Prince Harry and Meghan Markle have joined the chorus of public figures expressing their concern over Covid-19 misinformation on the popular music and podcast streaming service Spotify.
A spokesperson for Harry and Meghan’s Archewell Foundation said in a statement that Harry and Meghan “have continued” to express concerns over the danger that can occur from such misinformation.
“Since the inception of Archewell, we have worked to address the real-time global misinformation crisis. Hundreds of millions of people are affected by the serious harms of rampant mis- and disinformation every day,” the statement said.
“Last April, our co-founders began expressing concerns to our partners at Spotify about the all too real consequences of Covid-19 misinformation on its platform. We have continued to express our concerns to Spotify to ensure changes to its platform are made to help address this public health crisis. We look to Spotify to meet this moment and are committed to continuing our work together as it does.”
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The couple raised their concerns after singers Neil Young and Joni Mitchell asked Spotify to remove their music from the platform after objecting to false claims made about vaccines and Covid-19 on the popular Joe Rogan Experience podcast.
Young issued a statement to his website demanding his music be taken down from the platform, telling Spotify “they can have Rogan or Young. Not both.”
“With an estimated 11 million listeners per episode, JRE, which is hosted exclusively on Spotify, is the world’s largest podcast and has tremendous influence. Spotify has a responsibility to mitigate the spread of misinformation on its platform, though the company presently has no misinformation policy,” he said on a statement on his website.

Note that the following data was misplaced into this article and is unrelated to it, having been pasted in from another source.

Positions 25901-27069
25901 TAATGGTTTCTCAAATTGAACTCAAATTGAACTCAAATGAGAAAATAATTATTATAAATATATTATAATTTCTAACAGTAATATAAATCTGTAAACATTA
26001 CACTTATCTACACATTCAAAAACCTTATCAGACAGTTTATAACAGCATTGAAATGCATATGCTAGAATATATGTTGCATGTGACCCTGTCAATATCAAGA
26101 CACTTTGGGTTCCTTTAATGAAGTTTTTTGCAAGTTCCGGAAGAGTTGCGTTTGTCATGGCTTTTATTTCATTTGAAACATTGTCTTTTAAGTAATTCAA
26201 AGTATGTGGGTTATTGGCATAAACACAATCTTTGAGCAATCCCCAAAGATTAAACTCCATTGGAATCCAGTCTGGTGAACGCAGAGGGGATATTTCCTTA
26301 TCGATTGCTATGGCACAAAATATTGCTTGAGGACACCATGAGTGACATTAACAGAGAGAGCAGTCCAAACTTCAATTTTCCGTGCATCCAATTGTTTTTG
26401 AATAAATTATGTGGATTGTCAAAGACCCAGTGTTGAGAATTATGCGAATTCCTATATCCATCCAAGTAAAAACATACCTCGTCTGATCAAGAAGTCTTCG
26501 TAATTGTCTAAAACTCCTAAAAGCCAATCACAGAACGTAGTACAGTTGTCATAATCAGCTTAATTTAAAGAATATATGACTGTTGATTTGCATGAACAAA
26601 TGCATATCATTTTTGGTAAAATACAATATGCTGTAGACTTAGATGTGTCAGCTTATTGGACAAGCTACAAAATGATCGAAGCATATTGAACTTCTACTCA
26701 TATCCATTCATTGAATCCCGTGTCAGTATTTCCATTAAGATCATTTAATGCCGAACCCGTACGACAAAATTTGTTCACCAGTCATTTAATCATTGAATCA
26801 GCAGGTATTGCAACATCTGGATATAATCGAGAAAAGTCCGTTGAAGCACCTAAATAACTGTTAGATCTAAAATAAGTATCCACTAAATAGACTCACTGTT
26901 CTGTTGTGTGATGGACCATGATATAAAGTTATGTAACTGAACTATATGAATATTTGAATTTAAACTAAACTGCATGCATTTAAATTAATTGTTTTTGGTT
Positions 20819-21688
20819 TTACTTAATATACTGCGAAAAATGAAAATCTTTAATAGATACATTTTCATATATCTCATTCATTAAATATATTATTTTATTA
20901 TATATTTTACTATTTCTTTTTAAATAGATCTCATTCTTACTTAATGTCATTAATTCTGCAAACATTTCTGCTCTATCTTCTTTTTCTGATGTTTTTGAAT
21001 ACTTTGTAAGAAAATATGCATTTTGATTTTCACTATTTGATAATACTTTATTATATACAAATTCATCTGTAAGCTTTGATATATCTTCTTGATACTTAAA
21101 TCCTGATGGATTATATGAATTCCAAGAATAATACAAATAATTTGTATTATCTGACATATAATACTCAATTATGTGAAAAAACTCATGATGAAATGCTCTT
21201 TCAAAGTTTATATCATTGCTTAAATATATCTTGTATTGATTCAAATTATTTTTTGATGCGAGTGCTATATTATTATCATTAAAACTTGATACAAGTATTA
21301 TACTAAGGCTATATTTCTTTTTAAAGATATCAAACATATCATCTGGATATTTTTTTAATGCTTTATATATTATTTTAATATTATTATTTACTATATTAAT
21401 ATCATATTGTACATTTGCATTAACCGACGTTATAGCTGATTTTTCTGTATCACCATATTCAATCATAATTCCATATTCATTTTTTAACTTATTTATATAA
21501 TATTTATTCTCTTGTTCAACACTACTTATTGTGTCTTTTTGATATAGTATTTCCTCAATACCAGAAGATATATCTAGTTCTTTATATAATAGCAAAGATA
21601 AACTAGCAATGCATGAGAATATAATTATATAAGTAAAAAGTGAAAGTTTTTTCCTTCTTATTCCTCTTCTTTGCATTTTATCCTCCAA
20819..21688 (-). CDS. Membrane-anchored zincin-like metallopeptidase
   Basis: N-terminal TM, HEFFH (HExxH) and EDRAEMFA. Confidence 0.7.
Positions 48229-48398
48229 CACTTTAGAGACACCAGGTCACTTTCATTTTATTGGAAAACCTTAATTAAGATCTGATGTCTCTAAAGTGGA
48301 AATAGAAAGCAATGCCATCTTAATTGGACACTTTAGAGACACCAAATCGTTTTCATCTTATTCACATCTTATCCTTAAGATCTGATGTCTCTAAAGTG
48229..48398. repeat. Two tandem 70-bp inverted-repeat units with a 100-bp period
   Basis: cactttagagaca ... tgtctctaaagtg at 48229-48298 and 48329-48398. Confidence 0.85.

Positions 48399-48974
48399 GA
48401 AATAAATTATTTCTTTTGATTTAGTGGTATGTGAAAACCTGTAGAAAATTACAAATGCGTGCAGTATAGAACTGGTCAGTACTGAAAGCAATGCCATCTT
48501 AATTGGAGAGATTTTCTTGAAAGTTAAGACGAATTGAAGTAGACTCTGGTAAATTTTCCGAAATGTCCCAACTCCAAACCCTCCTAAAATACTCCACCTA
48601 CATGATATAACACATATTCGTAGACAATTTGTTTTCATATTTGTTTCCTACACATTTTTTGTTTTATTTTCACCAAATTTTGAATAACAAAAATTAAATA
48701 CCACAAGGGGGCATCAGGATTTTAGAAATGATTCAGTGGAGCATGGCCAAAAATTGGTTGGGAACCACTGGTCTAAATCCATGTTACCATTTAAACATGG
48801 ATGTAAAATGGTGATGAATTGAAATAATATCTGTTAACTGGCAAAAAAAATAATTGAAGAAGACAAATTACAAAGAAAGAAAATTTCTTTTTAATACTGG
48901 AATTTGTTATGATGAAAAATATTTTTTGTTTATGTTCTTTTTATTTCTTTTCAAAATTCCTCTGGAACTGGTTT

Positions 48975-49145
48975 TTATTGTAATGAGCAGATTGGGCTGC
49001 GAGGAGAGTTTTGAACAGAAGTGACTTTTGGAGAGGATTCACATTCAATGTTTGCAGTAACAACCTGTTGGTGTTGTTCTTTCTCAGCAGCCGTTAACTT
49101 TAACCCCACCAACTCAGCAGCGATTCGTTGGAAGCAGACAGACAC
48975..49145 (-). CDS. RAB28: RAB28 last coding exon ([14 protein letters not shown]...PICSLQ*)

“I want you to let Spotify know immediately TODAY that I want all my music off their platform.”
Only days later Mitchell did the same with a statement on her website titled ‘I Stand With Neil Young!’.
“I’ve decided to remove all my music from Spotify. Irresponsible people are spreading lies that are costing people their lives. I stand in solidarity with Neil Young and the global scientific and medical communities on this issue,” she wrote.
As the controversy grew, Spotify CEO Daniel Ek issued a statement on January 30 outlining what action they would take to tackle misinformation on the platform.
“Based on the feedback over the last several weeks, it’s become clear to me that we have an obligation to do more to provide balance and access to widely-accepted information from the medical and scientific communities guiding us through this unprecedented time,” he said.
“We are working to add a content advisory to any podcast episode that includes a discussion about Covid-19. This advisory will direct listeners to our dedicated Covid-19 Hub, a resource that provides easy access to data-driven facts, up-to-date information as shared by scientists, physicians, academics and public health authorities around the world, as well as links to trusted sources.
“This new effort to combat misinformation will roll out to countries around the world in the coming days. To our knowledge, this content advisory is the first of its kind by a major podcast platform.”